The surfaces of the enamels are matt, granular and also occasionally glossy.
Perkins was actually tasked with researching a substance that would cure Malaria. Failure to do so lead to his haphazard finding that the mix of chemicals he was working with presented themselves as a repeatable colour. The fact that he kept trying and had the vision to develop this into an industrial scale business is remarkable. The pieces are mounted individually in Perspex museum type boxes to suggest the format of scientific display. Each piece being like a specimen to examine.
When Perkins retired at the young age of 36 he had become rich enough to return to his research and he is credited with being instrumental in as a catalyst for a wide range of important discoveries. The detection of synthetic methods of producing colour have been wide reaching so I have included within each one of the panels a circular point and an image to reference microscopic shapes / images from petri dishes. It is the fact that a colour can evolve to have a medical significance that I find particularly poignant.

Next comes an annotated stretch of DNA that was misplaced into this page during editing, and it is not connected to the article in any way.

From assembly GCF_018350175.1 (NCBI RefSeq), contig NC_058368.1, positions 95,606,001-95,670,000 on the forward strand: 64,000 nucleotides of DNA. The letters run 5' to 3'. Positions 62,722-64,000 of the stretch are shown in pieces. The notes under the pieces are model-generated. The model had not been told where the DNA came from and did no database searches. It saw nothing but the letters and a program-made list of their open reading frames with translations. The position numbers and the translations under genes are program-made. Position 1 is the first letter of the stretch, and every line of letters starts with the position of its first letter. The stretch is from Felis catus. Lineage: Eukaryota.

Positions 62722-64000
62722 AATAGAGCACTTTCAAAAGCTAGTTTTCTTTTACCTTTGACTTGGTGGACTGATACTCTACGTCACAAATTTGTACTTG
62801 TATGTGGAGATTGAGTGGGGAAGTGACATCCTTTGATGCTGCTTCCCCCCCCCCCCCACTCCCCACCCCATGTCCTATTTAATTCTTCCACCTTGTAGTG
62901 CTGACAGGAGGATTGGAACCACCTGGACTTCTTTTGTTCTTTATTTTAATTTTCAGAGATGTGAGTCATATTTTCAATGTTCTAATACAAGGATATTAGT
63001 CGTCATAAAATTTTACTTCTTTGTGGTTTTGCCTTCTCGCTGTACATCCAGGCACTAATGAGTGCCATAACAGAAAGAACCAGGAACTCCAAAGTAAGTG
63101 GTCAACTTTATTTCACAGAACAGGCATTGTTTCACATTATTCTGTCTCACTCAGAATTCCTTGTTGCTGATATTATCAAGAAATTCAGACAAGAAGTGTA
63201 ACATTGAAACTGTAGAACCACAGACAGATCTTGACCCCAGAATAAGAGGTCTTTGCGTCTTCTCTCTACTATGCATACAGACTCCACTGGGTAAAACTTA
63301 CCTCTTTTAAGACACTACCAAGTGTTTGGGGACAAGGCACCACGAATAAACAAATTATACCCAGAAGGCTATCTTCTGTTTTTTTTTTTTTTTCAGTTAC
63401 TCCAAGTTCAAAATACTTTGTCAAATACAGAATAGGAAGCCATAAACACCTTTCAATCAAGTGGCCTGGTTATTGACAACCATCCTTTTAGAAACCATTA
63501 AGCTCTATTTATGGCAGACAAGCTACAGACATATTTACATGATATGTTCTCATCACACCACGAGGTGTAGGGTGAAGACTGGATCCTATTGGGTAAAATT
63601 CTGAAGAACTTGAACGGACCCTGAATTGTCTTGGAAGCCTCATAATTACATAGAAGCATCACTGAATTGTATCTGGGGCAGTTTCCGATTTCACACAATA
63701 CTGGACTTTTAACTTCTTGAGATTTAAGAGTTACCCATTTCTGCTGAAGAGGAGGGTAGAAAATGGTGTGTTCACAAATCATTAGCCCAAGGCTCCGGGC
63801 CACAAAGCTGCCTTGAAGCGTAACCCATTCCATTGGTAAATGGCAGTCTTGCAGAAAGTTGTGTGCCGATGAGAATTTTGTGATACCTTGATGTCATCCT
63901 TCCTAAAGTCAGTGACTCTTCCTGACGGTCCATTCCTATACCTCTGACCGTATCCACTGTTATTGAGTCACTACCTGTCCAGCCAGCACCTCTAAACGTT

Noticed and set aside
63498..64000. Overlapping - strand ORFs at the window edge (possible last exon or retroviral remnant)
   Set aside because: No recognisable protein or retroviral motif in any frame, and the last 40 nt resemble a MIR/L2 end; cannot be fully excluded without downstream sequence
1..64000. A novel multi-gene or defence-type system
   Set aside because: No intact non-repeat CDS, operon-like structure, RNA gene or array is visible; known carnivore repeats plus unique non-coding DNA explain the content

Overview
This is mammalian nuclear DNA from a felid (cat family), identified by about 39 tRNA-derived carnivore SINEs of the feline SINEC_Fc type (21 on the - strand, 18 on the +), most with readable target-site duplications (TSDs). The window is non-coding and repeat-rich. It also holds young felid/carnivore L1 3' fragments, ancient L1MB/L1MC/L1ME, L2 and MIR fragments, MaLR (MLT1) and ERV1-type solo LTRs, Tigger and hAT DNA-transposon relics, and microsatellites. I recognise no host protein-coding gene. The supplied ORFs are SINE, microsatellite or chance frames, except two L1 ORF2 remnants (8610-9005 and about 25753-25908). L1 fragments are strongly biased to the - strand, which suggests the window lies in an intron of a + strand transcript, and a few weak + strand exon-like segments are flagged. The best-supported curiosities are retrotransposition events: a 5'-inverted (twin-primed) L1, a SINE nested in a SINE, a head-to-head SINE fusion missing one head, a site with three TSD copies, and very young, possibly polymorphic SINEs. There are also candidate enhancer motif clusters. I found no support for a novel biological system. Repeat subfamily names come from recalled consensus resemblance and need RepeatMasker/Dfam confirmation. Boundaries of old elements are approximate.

Alongside the lager panel I also exhibited two artworks called "Unknown" and "Unsung" .
There are many stories behind scientific advances and people who go about work that is heroic. They are humble and largely go unmentioned. The format of these cases are consiquently intentionally ambiguous.
"Unknown" consists of 12 mini medal shapes hung in a circle format on a hand embossed paper surface. The images in the small medals are made in fine gold wire and foils. Fired onto transparent white enamel, they are based on drawings of matter in petri dishes, and inspired by an illustration of work done by German scientist Robert Koch, who worked in the same era as Perkins and became one of the founders of bacteriology. The ribbons are white to symbolise hope of new discovery and the circle shape is for continuity.